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A Source for Workplace Safety News and Notes - from ComplianceSigns.com

November 30, 2012

Static Electricity in the Workplace

Employees with childhood memories of using static electricity to ZAP a brother or sister may not realize that under many common workplace conditions, static electricity poses a significant hazard to people and property. In fact, static electricity hazards are common to a wide variety of industries.

Static electricity causes two main workplace concerns:
  • Ignition of flammable materials or atmospheres, causing fires that endanger employees and property.
  • Harm to sensitive electronic components. Electrostatic discharge costs the electronics industry millions of dollars annually in damaged and degraded parts.


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Static buildup results from some form of friction. This can occur from walking across a synthetic floor covering, liquids flowing through pipes or spraying through nozzles, operation of machines with rubberized belts or even by handling plastic pipes and materials. The electricity collected on the surface of the object can eventually discharge a spark with enough strength to damage electronic components - or ignite flammable vapors, gases and dusts in the environment. These static sparks can suddenly jump between two solids, a solid and a liquid or between two liquids, endangering employees and property.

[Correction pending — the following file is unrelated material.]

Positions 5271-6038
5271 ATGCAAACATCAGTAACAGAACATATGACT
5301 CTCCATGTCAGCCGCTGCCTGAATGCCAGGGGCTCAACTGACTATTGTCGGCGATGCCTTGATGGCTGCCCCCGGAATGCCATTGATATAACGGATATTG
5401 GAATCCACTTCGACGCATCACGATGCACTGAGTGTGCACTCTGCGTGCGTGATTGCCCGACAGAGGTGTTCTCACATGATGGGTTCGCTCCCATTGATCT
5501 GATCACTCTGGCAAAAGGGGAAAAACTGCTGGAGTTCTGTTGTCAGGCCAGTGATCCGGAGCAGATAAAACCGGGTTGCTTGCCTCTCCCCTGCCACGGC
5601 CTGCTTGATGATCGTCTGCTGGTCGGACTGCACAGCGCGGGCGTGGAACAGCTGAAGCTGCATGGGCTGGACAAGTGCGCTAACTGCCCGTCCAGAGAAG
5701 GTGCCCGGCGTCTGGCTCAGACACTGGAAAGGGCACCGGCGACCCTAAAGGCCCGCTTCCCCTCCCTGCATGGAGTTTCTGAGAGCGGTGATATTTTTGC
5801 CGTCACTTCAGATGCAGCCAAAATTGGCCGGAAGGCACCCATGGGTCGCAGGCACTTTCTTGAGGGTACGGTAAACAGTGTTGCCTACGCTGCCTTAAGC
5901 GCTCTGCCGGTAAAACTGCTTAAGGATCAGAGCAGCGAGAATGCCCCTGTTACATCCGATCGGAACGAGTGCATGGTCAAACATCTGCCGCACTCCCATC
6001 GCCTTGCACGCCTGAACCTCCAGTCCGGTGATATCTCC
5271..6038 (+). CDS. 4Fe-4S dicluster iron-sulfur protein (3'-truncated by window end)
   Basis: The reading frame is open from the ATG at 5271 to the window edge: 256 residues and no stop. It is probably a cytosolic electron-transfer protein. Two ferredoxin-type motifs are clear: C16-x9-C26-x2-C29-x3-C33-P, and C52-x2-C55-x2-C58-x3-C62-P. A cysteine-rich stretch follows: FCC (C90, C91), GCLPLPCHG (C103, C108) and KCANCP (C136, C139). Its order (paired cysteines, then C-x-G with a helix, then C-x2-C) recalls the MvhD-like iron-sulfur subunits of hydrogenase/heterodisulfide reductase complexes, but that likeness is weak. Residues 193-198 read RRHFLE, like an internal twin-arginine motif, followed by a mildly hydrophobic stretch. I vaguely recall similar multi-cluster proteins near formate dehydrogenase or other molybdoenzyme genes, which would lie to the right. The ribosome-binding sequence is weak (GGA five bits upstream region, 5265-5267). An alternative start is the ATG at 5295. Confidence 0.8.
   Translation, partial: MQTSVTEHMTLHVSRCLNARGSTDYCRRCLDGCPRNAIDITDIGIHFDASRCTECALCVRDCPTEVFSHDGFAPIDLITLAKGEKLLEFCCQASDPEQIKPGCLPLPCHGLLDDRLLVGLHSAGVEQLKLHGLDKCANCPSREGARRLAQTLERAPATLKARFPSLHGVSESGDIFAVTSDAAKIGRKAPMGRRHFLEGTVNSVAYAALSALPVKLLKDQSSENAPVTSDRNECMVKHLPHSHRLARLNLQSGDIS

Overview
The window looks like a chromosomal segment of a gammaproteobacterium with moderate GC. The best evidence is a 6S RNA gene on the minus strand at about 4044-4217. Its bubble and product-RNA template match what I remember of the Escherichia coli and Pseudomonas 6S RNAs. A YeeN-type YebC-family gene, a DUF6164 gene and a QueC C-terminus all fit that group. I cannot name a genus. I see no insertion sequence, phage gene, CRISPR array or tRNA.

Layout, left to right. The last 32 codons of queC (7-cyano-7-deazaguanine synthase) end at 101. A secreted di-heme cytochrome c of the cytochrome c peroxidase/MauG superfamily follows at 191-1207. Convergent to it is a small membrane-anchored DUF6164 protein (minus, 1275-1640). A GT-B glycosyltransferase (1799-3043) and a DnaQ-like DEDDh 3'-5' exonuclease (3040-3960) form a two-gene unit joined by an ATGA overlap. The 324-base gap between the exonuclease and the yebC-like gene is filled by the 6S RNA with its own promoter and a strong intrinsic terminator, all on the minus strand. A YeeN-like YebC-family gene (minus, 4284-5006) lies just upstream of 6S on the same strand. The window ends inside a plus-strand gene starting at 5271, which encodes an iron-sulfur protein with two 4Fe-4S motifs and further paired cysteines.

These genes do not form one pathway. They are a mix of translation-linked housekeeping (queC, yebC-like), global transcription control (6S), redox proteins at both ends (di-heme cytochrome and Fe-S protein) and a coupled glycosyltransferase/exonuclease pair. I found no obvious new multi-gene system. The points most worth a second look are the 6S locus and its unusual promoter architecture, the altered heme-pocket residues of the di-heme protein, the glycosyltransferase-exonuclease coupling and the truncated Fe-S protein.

Grounding and bonding are commonly used to prevent static buildup. Grounding connects one or more conductive objects to the ground so any built up electricity is harmlessly discharged. Bonding connects objects with a conductor to equalize electrical buildup and prevent discharge from one object to another.

To ensure a safe and productive workplace, employees must be educated about static hazards, with static hazard safety signs and clearly labeled static-prevention equipment.

Learn more about static electricity safety with these links:
 

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